Abnormal initiation and conduction of slow-wave activity in gastroparesis, defined by high-resolution electrical mapping

Gregory O'Grady, Timothy R. Angeli, Peng Du, Chris Lahr, Wim J.E.P. Lammers, John A. Windsor, Thomas L. Abell, Gianrico Farrugia, Andrew J. Pullan, Leo K. Cheng

Research output: Contribution to journalArticlepeer-review

262 Citations (Scopus)


BACKGROUND & AIMS: Interstitial cells of Cajal (ICC) generate slow waves. Disrupted ICC networks and gastric dysrhythmias are each associated with gastroparesis. However, there are no data on the initiation and propagation of slow waves in gastroparesis because research tools have lacked spatial resolution. We applied high-resolution electrical mapping to quantify and classify gastroparesis slow-wave abnormalities in spatiotemporal detail. METHODS: Serosal high-resolution mapping was performed using flexible arrays (256 electrodes; 36 cm2) at stimulator implantation in 12 patients with diabetic or idiopathic gastroparesis. Data were analyzed by isochronal mapping, velocity and amplitude field mapping, and propagation animation. ICC numbers were determined from gastric biopsy specimens. RESULTS: Mean ICC counts were reduced in patients with gastroparesis (2.3 vs 5.4 bodies/field; P < .001). Slow-wave abnormalities were detected by high-resolution mapping in 11 of 12 patients. Several new patterns were observed and classified as abnormal initiation (10/12; stable ectopic pacemakers or diffuse focal events; median, 3.3 cycles/min; range, 2.15.7 cycles/min) or abnormal conduction (7/10; reduced velocities or conduction blocks; median, 2.9 cycles/min; range, 2.13.6 cycles/min). Circumferential conduction emerged during aberrant initiation or incomplete block and was associated with velocity elevation (7.3 vs 2.9 mm s-1; P = .002) and increased amplitudes beyond a low base value (415 vs 170 μV; P = .002). CONCLUSIONS: High-resolution mapping revealed new categories of abnormal human slow-wave activity. Abnormalities of slow-wave initiation and conduction occur in gastroparesis, often at normal frequency, which could be missed by tests that lack spatial resolution. Irregular initiation, aberrant conduction, and low amplitude activity could contribute to the pathogenesis of gastroparesis.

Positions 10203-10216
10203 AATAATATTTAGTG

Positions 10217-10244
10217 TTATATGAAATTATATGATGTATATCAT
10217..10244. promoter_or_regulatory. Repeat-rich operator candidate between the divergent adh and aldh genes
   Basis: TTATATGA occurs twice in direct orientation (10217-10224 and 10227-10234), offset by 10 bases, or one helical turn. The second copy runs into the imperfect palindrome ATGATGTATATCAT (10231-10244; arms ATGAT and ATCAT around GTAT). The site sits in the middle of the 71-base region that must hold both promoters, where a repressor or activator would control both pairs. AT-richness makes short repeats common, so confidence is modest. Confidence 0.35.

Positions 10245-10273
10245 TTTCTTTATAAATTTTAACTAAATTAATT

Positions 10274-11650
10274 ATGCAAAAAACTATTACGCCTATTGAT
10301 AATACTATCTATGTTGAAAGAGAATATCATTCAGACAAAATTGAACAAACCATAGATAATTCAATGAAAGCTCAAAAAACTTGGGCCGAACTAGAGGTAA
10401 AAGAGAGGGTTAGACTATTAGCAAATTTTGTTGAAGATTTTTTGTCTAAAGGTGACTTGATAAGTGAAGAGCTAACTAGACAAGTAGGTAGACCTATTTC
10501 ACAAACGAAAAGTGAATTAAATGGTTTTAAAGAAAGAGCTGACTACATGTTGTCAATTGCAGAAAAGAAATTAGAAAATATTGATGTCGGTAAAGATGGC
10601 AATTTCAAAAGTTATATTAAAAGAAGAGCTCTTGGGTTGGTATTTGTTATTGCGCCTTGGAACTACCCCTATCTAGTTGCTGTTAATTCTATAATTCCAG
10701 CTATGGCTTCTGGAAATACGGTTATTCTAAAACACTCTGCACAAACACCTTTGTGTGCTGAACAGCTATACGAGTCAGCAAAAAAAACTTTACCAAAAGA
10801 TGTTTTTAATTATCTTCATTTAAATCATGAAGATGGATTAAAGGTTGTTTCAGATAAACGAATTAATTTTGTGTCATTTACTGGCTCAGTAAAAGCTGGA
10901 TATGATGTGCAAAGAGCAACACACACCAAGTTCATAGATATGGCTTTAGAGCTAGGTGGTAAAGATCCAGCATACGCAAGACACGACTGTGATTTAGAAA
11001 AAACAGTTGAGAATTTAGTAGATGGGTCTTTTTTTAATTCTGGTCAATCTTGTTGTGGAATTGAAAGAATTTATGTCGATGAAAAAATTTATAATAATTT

Original languageEnglish
Pages (from-to)589-598.e3
Issue number3
Publication statusPublished - Sept 2012
Externally publishedYes


  • Bradygastria
  • Electrogastrography
  • Gastric Electrical Activity
  • Tachygastria

ASJC Scopus subject areas

  • Hepatology
  • Gastroenterology


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